When my boyfriend in high school cheated on me with a long-time family friend, I thought a part of me died. For a long time (five years) I didn’t dare let another man get close – in fact, it even impacted my friendships with other women. A part of me had died – the trusting, forgiving, vulnerable being. I felt violated, and thought of myself as a victim in a cold, cruel, unfair world that was love.
Trust, or distrust I should say, has continued to dominate aspects of my personal life. It’s difficult to say whether I may take some twisted sort of pleasure in being the victim, or if the thought of my personal victimhood has been so pervasive in my self-narrative that it has become part of my identity.
In Eckhart Tolle’s book, The Power of Now, he discusses the following idea which forced me to question my created reality as victim:
“What you think of as the past is a memory trace, stored in the mind, of a former Now. When you remember the past, you reactivate a memory trace… The future is an imagined Now, a projection of the mind… Past and future obviously have no reality of their own. Just as the moon has no light of its own, but can only reflect the light of the sun, so are past and future only pale reflections of the light, power, and reality of the eternal present. Their reality is “borrowed” from the Now.”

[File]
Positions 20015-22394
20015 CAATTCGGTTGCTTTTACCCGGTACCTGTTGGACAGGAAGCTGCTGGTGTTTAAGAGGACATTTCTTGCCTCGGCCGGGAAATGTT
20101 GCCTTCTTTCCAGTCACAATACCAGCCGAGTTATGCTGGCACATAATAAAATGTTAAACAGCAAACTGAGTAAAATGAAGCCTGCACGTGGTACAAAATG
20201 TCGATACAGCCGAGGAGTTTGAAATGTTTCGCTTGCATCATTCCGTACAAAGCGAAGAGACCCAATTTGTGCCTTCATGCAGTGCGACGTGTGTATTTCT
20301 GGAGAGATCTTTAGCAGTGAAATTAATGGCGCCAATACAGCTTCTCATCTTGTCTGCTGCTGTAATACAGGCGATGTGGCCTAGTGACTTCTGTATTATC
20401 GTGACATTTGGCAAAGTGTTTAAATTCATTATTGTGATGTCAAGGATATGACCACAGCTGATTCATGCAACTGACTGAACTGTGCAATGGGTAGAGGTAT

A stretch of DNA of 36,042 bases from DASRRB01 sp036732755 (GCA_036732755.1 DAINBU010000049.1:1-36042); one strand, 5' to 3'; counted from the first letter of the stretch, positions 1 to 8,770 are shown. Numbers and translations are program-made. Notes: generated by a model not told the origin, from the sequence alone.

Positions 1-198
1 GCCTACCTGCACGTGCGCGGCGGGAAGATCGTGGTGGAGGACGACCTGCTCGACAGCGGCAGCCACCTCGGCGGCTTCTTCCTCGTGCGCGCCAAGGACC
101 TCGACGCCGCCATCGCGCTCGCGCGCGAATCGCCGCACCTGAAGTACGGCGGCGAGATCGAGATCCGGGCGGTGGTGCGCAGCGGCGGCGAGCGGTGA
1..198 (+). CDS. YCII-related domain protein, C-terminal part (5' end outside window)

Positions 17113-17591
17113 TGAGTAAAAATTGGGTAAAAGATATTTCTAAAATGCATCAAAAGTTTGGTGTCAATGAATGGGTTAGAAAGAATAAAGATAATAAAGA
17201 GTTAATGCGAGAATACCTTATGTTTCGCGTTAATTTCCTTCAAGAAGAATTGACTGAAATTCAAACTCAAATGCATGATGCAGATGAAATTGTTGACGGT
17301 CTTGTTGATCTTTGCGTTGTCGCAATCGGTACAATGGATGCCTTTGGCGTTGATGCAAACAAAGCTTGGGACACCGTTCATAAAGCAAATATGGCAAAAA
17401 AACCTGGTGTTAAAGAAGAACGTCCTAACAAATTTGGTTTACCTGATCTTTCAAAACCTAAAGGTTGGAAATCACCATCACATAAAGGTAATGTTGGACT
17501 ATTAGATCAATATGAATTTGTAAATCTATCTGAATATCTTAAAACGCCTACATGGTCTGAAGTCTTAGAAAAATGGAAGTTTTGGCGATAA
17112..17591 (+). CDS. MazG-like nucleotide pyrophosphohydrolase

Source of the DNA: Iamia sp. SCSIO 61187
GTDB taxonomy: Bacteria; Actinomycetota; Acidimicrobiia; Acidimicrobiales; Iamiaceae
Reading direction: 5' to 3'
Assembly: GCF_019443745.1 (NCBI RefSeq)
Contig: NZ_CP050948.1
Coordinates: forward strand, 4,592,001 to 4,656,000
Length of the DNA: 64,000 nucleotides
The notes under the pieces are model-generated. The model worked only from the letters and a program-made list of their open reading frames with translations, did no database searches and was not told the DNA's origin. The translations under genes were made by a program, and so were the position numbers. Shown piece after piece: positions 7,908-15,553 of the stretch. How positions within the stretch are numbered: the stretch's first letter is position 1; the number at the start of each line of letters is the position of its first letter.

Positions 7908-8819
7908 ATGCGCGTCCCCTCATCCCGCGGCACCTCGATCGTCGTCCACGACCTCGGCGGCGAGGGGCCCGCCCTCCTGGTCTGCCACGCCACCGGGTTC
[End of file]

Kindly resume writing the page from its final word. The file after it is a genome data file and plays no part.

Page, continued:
The idea here is that, all that exists in our lives is the current moment. Each passing moment, is the only reality that is real, alive, and breathing. The past is a memory and only exists in mind. Similarly, the future has not yet been created and also only exists in mind. Therefore, the present is all and everything that we have.
I speak specifically of the past when I say that yes our experiences shape who we are in the present. But it is the existence and moreover the persistence of our thoughts that allow those experiences and the attached beliefs to live on. If I continue to believe in and engage in my thoughts of victimhood, I allow this past to endure and to exist in my current reality, in my “Now.” The fire burns because I fuel it.
In this sense, we are both the cause and the solution to our problems. This can be terrifying but it is also empowering. It suggests that while the world around us is largely outside of our control, our thoughts, beliefs, and reactions are within our control – that our very thoughts are what molds our realities, our “Now’s.” While I could not control the actions of my ex-boyfriend or friend, I have the power to prevent the memory from poisoning my current reality. We are the deciders of our happiness, our depression, our serenity, our anxiety, or any other emotion. When we can control our thinking (instead of letting our thoughts run amuck), we become oriented to and connected to the present moment. Despite what is without us, peace and joy can still be found within us if we choose them and allow them to be.
So, what would happen if we stopped feeding our fires? Would they go out? Would they cease to burn? Well, I’m ready to find out – but I believe that eventually, yes!